Quote of the week

As seductive as certain perspectives of international law may appear to those who disagree with the outcome of the interpretative exercise conducted by this Court in the contempt judgment, sight must not be lost of the proper place of international law, especially in respect of an application for rescission. The approach that my Brother adopts may be apposite in the context of an appeal, where a court is enjoined to consider whether the court a quo erred in its interpretation of the law. Although it should be clear by now, I shall repeat it once more: this is not an appeal, for this Court’s orders are not appealable. I am deeply concerned that seeking to rely on articles of the ICCPR as a basis for rescission constitutes nothing more than sophistry.

Khampepe J
Zuma v Secretary of the Judicial Commission of Inquiry into Allegations of State Capture, Corruption and Fraud in the Public Sector Including Organs of State and Others (CCT 52/21) [2021] ZACC 28 (17 September 2021)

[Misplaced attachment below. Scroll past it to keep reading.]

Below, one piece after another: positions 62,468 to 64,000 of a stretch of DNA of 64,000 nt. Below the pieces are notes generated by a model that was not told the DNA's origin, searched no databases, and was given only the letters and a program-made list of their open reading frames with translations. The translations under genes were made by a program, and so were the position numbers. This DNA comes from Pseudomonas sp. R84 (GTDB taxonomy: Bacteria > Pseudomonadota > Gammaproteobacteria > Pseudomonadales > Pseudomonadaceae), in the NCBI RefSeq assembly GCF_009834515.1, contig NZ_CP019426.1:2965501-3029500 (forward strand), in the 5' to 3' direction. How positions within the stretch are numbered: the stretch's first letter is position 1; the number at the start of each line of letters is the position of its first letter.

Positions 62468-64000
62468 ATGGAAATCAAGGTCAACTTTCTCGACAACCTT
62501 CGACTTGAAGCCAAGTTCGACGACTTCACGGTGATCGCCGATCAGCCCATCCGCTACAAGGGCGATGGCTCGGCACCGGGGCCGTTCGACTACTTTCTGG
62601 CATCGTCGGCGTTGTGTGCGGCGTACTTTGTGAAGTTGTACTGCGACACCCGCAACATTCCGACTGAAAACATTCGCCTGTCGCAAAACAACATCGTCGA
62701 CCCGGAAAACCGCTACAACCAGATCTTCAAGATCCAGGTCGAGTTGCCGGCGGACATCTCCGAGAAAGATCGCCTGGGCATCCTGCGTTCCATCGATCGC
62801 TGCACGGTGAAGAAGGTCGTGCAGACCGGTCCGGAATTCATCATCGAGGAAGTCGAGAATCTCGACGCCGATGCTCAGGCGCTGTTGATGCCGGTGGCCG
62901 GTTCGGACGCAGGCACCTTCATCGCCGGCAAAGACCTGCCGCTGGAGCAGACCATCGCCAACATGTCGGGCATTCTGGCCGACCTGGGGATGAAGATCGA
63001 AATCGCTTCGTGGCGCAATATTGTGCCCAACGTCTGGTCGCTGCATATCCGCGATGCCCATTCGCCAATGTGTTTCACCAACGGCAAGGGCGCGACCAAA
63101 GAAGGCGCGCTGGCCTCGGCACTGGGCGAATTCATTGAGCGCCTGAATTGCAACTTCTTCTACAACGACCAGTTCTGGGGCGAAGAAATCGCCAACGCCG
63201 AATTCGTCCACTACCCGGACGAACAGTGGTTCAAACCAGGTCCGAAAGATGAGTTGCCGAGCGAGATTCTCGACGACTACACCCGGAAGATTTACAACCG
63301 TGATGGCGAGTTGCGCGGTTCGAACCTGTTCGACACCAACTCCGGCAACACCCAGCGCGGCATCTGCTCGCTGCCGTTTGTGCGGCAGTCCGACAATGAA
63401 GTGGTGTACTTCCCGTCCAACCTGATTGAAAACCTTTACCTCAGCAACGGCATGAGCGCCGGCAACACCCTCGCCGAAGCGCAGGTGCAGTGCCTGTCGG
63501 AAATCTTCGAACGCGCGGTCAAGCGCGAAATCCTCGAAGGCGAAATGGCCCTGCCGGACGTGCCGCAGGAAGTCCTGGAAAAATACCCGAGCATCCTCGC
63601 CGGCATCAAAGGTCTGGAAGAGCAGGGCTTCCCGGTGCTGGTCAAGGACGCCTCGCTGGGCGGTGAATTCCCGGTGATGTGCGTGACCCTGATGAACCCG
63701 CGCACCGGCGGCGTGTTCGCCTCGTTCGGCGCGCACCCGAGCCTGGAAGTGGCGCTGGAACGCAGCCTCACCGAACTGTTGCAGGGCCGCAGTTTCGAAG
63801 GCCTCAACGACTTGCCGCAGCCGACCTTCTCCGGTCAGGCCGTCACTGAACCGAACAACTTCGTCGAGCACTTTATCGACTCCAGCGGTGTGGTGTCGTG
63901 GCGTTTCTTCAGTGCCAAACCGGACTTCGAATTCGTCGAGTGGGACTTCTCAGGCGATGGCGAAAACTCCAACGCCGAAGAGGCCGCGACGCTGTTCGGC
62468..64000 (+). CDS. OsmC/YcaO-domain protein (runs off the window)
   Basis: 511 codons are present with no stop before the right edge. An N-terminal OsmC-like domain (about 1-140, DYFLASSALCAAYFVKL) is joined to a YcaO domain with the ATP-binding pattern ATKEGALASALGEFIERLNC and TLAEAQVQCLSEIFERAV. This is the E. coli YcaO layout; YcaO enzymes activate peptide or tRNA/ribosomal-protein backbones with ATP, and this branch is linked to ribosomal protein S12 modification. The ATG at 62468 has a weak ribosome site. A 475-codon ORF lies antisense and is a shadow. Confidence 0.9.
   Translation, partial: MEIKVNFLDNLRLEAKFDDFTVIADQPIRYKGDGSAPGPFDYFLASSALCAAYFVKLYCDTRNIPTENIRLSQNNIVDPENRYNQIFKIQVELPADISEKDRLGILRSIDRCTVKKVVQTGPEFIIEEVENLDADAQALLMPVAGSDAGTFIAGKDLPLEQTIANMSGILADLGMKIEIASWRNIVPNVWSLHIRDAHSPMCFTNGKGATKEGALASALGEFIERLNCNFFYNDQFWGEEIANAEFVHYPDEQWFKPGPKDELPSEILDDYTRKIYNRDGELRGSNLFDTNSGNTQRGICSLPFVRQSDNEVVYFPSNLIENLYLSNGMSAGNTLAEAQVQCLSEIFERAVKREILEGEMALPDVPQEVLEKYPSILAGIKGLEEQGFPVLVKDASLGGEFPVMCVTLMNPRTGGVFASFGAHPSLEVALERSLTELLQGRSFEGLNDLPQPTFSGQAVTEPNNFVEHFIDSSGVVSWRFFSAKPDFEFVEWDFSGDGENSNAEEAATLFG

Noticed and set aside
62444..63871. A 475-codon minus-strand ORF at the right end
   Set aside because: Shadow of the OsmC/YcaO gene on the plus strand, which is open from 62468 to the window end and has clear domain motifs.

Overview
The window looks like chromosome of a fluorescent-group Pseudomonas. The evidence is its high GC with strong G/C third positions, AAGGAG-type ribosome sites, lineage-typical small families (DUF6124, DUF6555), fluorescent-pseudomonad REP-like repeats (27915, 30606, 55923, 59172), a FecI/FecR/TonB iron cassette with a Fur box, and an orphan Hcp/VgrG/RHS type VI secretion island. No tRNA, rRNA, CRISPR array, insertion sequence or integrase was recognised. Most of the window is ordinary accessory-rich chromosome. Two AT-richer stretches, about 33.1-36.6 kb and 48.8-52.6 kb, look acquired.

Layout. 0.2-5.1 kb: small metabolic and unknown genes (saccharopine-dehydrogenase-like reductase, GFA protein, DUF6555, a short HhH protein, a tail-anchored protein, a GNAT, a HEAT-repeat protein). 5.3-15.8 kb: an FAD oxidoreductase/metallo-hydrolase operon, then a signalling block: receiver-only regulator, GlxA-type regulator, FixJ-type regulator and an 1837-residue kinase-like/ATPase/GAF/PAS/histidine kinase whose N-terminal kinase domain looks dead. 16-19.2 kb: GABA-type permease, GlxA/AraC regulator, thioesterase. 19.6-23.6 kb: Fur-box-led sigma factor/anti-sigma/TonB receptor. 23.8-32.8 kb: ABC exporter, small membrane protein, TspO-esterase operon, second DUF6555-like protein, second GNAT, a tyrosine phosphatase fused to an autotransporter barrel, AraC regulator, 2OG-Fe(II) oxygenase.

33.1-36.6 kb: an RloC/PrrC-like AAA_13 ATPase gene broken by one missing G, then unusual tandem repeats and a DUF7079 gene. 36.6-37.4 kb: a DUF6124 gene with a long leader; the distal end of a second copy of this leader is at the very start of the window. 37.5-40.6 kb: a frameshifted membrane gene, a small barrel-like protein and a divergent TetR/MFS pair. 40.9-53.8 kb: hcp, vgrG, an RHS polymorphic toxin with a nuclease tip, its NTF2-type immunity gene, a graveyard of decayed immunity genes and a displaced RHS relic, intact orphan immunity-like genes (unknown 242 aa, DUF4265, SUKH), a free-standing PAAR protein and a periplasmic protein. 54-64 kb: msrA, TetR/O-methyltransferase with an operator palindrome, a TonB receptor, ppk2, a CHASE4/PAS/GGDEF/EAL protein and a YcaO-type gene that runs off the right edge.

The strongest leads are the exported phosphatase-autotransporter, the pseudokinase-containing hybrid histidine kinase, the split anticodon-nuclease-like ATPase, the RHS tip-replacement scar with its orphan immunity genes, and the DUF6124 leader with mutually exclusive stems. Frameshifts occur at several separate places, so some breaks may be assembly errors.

19 July 2007

Xolela Mangcu on Vlok and prosecution

I find myself agreeing (again) with Xolela Mangcu’s column in today’s Business Day. Money quote:

I sometimes find the hypocrisy in the white community quite astounding on these matters. The very same people calling for Jacob Zuma to be prosecuted for the sake of the rule of law or for Zimbabwe’s Robert Mugabe to be taken to The Hague turn around, without batting an eyelid, and plead forgiveness for Adriaan Vlok and Johann van der Merwe.

But where is the sense of justice for the families of Siphiwo Mthimkhulu and his comrades? Does this not reveal a certain callousness about black life if consideration is given only to the perpetrators.

I am not big on punishment, but if we are to have it then we must be evenhanded in its application.

SHARE:     
BACK TO TOP
2015 Constitutionally Speaking | website created by Idea in a Forest